Around[14.0, 3.7]}, {Around[466.5, 1.5],
Around[0.6, 0.7]}, {Around[502.5, 1.5],
Around[2.2, 1.5]}, {Around[520.5, 1.5],
Around[9.4, 3.1]}, {Around[538.5, 1.5],
Around[4.1, 2.0]}, {Around[646.5, 1.5],
Around[2.2, 1.5]}, {Around[682.5, 1.5], Around[0.6, 0.7]}}


Show[ListPlot[dataHist5], Plot[fit[x], {x, 0, 800}, PlotRange -> All]]
fit["ANOVATableSumsOfSquares"][[2]] (*chi^2*)
fit["ANOVATableMeanSquares"][[2]] (*chi^2/dof*)

uncertainties = dataHist5[[All, 2, 2]];

fit = NonlinearModelFit[rawDataHist5, A*Exp[-k*t], {A, k}, t,
Weights -> 1/uncertainties^2];


Produces: Chi^2 = 90.68, Chi^2/DOF = 3.94. Which slightly differs from the quoted results of 90.75, 3.95 respectively. I'm not too sure why. The data isn't great so 3.95 seems like a realistic figure.

• Is there some reason for needing a "Chi^2" statistic? The standard summary statistic (in most applied fields) is the root mean square error (RMSE) for assessing predictions and standard errors (or confidence intervals) for the regression parameters.
– JimB
Commented Mar 3, 2021 at 16:59
• It was just suggested to me as a measure for goodness of fit, and matches previous times I've used it. But I am open to suggestions, how would I go about getting the RMSE in MMa? The ultimate goal is to get a figure for the half life, it's uncertainty, and a measure for how good the fit from the model was. It was also suggested from cross-validated that I try a Poisson GLM with log link model as opposed to standard nonlinearmodel, though I'm out my depth on statistics to know much there Commented Mar 3, 2021 at 17:10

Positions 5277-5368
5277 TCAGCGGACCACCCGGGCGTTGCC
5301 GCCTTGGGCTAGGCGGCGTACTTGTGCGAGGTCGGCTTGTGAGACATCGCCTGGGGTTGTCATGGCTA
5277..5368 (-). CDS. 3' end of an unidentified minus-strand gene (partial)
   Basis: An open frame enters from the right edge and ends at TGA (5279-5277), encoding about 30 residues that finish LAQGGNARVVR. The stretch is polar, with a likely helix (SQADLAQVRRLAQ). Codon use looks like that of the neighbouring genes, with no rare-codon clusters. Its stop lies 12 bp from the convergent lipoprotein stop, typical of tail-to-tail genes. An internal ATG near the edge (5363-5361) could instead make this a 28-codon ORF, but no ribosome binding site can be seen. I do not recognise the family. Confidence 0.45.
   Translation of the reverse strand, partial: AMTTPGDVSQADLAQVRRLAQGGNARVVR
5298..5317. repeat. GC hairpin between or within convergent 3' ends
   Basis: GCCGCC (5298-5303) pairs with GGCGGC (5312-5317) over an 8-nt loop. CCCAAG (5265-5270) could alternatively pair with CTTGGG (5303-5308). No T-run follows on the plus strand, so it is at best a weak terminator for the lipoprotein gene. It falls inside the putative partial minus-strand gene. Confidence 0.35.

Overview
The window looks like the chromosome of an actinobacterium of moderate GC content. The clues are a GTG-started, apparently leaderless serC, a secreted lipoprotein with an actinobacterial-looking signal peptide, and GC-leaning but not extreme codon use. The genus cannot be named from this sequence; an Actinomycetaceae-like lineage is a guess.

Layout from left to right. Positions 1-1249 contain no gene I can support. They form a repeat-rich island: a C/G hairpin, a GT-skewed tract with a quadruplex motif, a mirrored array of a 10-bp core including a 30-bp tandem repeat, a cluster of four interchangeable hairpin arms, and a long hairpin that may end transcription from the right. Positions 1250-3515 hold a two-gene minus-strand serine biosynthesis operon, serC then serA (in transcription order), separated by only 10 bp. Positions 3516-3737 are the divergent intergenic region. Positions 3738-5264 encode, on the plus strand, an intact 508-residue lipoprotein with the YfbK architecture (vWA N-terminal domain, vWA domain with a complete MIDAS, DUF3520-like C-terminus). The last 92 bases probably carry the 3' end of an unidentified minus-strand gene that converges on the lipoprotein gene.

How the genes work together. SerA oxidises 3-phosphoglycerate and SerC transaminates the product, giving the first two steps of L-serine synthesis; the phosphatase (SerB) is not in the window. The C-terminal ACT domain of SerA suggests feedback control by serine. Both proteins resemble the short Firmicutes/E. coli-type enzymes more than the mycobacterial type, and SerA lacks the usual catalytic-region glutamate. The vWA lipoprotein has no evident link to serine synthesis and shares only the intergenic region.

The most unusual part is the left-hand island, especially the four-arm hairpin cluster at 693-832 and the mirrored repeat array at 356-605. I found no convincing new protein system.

• The suggestion that you use a Poisson GLM was a good one. But those on CrossValidated assumed from your description that you had counts. And you need counts (i.e., integers) to use GeneralizedLinearModelFit. As a statistician when I want to do brain surgery, I consult a brain surgeon. Just a suggestion.